George’s 7iber was blocked in Jordan for much of 2014 after he refused to comply with a new law requiring news websites to register with the government and imposing onerous staffing and educational requirements to do so. Although the local news site posts some of its content on Facebook and elsewhere, the law has “had the impact they wanted; it reduced certain visibility,” George said, adding that he is considering acquiescing to the registration requirement to remain viable.
“Any type of reform, and discussion about it, has been stifled,” George said. “People who were widely known to be pushing a reform agenda have reverted to focusing on very local issues, like [collection of] trash, but no one is calling for transparency and accountability on military budgets, for example.”
According to my analysis for the UNESCO report on media development trends, journalists in the region are typically required to obtain licenses to practice, and because there has been, until recently, a clear distinction between online and traditional media, Internet-based journalists have been exempted from these licensing and registration requirements. The failure to recognize online journalists has been a double-edged sword. Most countries in the region require registration with state-endorsed journalist syndicates, which typically do not recognize Web-based journalists or media outlets and therefore exclude such journalists from the benefits and certification that these institutions provide. On the other hand, efforts under way to extend registration requirements to online-only publications and, by extension, their journalists, risks putting control over who is or is not a journalist even more firmly in the hands of the government.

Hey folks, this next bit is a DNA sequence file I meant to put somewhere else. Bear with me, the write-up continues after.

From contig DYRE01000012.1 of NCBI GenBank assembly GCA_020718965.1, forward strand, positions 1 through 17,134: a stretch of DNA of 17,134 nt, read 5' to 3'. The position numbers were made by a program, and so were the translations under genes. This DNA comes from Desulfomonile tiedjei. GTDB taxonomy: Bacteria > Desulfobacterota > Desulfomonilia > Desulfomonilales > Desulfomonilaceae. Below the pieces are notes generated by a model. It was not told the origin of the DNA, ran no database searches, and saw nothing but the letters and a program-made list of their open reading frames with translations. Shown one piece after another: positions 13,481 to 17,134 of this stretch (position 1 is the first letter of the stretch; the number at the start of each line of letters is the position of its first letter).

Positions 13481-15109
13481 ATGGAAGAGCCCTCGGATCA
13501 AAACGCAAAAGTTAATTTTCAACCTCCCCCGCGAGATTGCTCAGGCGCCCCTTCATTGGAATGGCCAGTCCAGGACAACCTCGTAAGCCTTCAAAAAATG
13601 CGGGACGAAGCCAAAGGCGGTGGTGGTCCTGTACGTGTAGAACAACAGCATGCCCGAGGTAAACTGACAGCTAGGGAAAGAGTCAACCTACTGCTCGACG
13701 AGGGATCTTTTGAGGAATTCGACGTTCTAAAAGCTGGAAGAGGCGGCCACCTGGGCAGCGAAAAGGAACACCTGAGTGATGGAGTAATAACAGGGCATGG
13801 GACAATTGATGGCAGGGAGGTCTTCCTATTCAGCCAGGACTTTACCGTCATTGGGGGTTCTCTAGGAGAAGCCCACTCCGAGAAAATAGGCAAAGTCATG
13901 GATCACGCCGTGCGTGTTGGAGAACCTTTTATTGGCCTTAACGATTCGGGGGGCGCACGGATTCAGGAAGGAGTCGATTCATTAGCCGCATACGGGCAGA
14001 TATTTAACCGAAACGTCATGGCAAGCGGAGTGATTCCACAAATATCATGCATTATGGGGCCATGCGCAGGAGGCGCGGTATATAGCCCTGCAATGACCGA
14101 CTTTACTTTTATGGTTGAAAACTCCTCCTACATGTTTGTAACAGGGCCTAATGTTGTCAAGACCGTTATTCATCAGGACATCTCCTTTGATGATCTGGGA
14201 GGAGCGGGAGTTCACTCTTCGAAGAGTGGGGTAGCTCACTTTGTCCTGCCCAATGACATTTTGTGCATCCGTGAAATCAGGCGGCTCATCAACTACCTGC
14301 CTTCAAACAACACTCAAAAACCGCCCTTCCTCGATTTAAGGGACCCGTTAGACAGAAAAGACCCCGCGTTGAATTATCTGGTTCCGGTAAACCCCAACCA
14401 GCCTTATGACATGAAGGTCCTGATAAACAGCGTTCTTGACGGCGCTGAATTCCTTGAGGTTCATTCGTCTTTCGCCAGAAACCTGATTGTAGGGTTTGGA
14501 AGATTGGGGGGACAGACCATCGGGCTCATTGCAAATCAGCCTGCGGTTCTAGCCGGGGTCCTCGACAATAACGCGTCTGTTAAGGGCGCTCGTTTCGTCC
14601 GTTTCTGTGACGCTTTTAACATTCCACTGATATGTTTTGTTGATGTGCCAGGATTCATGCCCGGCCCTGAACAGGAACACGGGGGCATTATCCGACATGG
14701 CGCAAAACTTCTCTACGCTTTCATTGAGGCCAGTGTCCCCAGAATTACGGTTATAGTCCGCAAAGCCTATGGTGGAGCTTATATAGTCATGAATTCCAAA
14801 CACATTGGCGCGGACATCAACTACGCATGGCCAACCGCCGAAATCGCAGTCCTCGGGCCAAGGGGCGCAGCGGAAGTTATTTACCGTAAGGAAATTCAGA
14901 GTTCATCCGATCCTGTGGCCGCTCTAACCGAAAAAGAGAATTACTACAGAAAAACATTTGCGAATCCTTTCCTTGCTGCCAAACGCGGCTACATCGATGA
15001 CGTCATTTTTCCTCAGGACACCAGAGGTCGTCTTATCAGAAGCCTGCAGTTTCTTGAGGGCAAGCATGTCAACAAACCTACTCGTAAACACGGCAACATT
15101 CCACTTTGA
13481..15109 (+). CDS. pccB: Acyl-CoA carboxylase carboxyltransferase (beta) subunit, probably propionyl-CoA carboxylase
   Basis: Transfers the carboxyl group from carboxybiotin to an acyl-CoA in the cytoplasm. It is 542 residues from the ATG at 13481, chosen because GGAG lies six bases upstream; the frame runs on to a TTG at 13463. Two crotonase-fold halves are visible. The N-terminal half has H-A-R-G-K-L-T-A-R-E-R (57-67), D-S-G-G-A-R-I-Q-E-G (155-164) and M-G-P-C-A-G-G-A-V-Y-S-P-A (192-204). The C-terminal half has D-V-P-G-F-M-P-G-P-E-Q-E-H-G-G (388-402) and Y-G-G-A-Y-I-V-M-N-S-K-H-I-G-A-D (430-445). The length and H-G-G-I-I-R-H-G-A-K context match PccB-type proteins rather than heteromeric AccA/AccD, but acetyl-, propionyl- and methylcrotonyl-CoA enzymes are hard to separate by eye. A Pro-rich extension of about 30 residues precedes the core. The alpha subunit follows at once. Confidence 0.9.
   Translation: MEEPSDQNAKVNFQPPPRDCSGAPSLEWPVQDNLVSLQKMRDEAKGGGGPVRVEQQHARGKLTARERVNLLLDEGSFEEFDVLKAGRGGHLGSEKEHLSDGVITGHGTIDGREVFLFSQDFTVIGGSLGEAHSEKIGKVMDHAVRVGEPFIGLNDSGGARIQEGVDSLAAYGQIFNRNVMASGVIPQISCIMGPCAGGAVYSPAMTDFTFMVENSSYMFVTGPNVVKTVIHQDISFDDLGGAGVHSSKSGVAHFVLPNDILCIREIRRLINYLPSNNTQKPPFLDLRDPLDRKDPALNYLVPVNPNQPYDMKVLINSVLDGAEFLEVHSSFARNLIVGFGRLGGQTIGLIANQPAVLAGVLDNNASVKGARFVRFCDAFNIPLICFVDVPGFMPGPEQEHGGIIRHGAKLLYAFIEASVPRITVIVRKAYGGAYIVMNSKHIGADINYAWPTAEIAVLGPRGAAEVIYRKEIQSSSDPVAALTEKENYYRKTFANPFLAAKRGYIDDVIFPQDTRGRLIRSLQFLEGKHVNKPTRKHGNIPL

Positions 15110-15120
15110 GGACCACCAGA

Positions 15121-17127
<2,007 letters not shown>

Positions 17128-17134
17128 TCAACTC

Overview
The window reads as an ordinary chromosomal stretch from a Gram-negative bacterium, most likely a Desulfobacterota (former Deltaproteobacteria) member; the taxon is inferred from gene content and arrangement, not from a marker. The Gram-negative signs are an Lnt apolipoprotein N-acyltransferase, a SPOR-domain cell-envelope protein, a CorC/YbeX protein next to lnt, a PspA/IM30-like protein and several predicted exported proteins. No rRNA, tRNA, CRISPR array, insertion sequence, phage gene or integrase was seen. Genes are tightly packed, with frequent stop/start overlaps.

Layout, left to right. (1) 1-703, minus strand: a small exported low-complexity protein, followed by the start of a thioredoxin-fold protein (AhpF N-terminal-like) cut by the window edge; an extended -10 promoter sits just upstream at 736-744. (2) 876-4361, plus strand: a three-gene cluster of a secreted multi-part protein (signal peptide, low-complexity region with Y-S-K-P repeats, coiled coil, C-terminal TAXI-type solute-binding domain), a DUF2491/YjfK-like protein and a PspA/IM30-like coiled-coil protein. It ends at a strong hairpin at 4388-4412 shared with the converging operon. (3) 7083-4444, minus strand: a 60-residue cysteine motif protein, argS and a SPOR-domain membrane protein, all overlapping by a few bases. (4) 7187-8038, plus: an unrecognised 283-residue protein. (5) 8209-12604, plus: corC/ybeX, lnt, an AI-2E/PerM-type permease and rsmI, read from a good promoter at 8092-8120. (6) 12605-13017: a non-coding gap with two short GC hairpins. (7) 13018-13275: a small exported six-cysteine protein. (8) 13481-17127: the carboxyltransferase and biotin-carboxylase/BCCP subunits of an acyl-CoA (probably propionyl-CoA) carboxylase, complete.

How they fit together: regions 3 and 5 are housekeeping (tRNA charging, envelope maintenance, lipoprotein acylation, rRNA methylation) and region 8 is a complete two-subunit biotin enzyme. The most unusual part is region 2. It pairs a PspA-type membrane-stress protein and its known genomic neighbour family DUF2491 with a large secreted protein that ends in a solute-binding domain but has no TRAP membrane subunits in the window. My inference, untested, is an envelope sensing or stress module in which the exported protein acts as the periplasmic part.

For those who work for Web-based media or practice journalism online only, the inability to register as a journalist and obtain media credentials can prevent them from being able to cover public demonstrations and official events, opening them up to prosecution under draconian protest laws or public disorder ordinances, as in Egypt.